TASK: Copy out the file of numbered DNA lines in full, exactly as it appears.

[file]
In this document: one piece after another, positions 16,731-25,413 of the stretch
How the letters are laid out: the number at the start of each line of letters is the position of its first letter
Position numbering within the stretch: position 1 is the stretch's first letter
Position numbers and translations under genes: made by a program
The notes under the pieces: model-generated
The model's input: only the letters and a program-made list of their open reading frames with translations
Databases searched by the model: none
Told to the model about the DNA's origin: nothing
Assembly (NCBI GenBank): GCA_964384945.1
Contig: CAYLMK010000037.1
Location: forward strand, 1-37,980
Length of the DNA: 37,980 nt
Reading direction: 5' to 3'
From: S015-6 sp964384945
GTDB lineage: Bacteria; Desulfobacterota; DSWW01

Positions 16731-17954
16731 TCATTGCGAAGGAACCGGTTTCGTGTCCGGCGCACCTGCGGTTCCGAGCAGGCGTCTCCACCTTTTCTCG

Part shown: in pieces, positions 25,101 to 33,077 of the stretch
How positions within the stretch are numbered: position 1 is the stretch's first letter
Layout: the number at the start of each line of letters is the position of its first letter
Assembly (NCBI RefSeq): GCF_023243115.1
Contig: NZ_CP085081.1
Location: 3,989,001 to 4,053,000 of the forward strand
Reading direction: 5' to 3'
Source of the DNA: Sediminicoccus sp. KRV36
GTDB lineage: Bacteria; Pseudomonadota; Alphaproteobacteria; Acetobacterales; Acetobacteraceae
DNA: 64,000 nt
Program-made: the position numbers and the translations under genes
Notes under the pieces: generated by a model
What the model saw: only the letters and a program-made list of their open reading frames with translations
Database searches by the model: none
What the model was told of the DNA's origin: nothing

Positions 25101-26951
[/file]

In this document: one piece after another, positions 16,731-25,413 of the stretch
How the letters are laid out: the number at the start of each line of letters is the position of its first letter
Position numbering within the stretch: position 1 is the stretch's first letter
Position numbers and translations under genes: made by a program
The notes under the pieces: model-generated
The model's input: only the letters and a program-made list of their open reading frames with translations
Databases searched by the model: none
Told to the model about the DNA's origin: nothing
Assembly (NCBI GenBank): GCA_964384945.1
Contig: CAYLMK010000037.1
Location: forward strand, 1-37,980
Length of the DNA: 37,980 nt
Reading direction: 5' to 3'
From: S015-6 sp964384945
GTDB lineage: Bacteria; Desulfobacterota; DSWW01

Positions 16731-17954
16731 TCATTGCGAAGGAACCGGTTTCGTGTCCGGCGCACCTGCGGTTCCGAGCAGGCGTCTCCACCTTTTCTCG

Part shown: in pieces, positions 25,101 to 33,077 of the stretch
How positions within the stretch are numbered: position 1 is the stretch's first letter
Layout: the number at the start of each line of letters is the position of its first letter
Assembly (NCBI RefSeq): GCF_023243115.1
Contig: NZ_CP085081.1
Location: 3,989,001 to 4,053,000 of the forward strand
Reading direction: 5' to 3'
Source of the DNA: Sediminicoccus sp. KRV36
GTDB lineage: Bacteria; Pseudomonadota; Alphaproteobacteria; Acetobacterales; Acetobacteraceae
DNA: 64,000 nt
Program-made: the position numbers and the translations under genes
Notes under the pieces: generated by a model
What the model saw: only the letters and a program-made list of their open reading frames with translations
Database searches by the model: none
What the model was told of the DNA's origin: nothing

Positions 25101-26951